Psalm 19:7-11
    The law of the Lord is perfect,
        reviving the soul;
    the testimony of the Lord is sure,
        making wise the simple;
    [8] the precepts of the Lord are right,
        rejoicing the heart;
    the commandment of the Lord is pure,
        enlightening the eyes;
    [9] the fear of the Lord is clean,
        enduring forever;
    the rules of the Lord are true,
        and righteous altogether.
    [10] More to be desired are they than gold,
        even much fine gold;
    sweeter also than honey
        and drippings of the honeycomb.
    [11] Moreover, by them is your servant warned;
        in keeping them there is great reward.

However, the world and the word are not enough for the Psalmist – he is concerned for his inability to honestly and truthfully hear, becasue of self-blindness.  So he calls upon the Lord to preserve him.

Psalm 19:12-14
    Who can discern his errors?
        Declare me innocent from hidden faults.
    [13] Keep back your servant also from presumptuous sins;
        let them not have dominion over me!
    Then I shall be blameless,
        and innocent of great transgression.
    [14] Let the words of my mouth and the meditation of my heart
        be acceptable in your sight,
        O Lord, my rock and my redeemer.
 

Note that in the Second and Third sections the Psalmist talks about and then to the LORD (Hebrew is YHWH).  This is the personal, covenant name that God uses with “his” people.  So in the end, the world and the word are personal!

FR

God Created – Psalm 24:1,2

We are hoping to explore a few passages that show the implication of the idea of Creation.  This week  it will be

Psalm 24:1-2
    A Psalm of David.

    The earth is the Lord’s and the fullness thereof,
        the world and those who dwell therein,
    [2] for he has founded it upon the seas
        and established it upon the rivers.

We have two verses exhibiting synonymous parallelism.  1a and 1b asserts the Lord’s ownership of all things and all that lives based on Creation.  These statements are parallel but they do not merely repeat.  The verses progress from the idea of things to living things.  Isn’t it a different thing to say that mountains, rain, clouds, rivers and so forth belong to God, than to say you and I and everyone else belong to God?  The implication to ownership of the earth is profound, as is the implications to nations and races, individuals and groups.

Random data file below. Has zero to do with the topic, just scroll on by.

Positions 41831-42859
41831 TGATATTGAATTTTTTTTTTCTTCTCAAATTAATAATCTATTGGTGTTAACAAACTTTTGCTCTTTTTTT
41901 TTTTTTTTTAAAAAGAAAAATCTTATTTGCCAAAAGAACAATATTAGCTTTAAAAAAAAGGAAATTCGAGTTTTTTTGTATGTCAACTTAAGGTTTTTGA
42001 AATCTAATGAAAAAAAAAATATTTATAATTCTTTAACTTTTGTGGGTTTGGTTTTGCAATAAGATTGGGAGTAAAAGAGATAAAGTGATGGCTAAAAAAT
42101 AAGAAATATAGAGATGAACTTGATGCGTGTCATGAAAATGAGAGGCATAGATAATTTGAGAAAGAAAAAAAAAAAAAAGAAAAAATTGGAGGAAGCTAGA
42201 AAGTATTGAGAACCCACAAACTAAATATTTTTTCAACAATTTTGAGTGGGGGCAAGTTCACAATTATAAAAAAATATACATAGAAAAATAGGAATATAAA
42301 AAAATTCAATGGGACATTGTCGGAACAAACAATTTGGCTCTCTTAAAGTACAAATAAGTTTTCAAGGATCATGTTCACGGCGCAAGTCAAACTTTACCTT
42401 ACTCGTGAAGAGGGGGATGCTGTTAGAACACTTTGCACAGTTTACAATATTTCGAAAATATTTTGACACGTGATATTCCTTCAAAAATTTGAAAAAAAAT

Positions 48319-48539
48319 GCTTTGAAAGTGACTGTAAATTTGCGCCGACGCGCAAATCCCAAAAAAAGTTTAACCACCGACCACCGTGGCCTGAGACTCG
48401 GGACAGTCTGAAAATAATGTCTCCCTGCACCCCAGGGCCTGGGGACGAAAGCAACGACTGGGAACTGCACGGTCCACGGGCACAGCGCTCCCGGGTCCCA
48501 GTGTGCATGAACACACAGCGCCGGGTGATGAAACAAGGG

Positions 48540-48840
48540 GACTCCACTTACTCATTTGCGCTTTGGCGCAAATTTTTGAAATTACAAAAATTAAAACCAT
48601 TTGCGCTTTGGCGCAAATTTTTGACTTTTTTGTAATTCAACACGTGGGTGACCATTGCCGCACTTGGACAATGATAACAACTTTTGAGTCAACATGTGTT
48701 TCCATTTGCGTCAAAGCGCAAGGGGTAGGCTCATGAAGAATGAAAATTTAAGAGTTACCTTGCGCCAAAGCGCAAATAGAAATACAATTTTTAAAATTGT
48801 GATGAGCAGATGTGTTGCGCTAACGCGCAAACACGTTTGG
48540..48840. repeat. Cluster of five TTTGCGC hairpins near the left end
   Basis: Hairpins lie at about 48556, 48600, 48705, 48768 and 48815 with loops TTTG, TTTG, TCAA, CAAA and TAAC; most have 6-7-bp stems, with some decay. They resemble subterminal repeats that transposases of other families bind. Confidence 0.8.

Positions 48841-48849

Why does God have all this ownership?  Becasue he is the founder.  He has established its very structures.

What would be different if the world created and established itself?  What if people were truly, in the biological sense, self-made?

FR

Psalm 19, Two Books

Psalm 19 speaks of the revelation from nature in the beginning.  this portion reminds us of a statement found in a confession of the Reformed Church tradition.  Generally this is a Fresh Read so we don’t quote theologians from previous centuries.  However, this was heard at a lecture on the spirituality of John Muir, the founder of the Sierra Club.  Muir was raised in the Scots Presbyterian tradition and his writings are filled with language of the scriptures – particularly the Psalms.   This quote is from the Belgic Confession, which sprang out of a time of great persecution by the state church against the reformers.  It speaks clearly and eloquently about the Two Books of revelation:

Article 2: About the Knowledge of God

Moreover, we know God by two means, first, by the creation, preservation, and government of this whole world. For it is before our eyes as a most beautiful Book in which all creatures, from the least to the greatest, are as certain letters and marks through which the invisible things of God can be examined and understood, certainly His eternal power and His divinity as the Apostle Paul says in Romans 1:20. This knowledge is sufficient for convicting any given people and rendering them inexcusable. But He also bears His very self to us, much more clearly and openly, in His holy and divine Word; indeed, as much as is expedient in this life for His glory and for the salvation of His own people.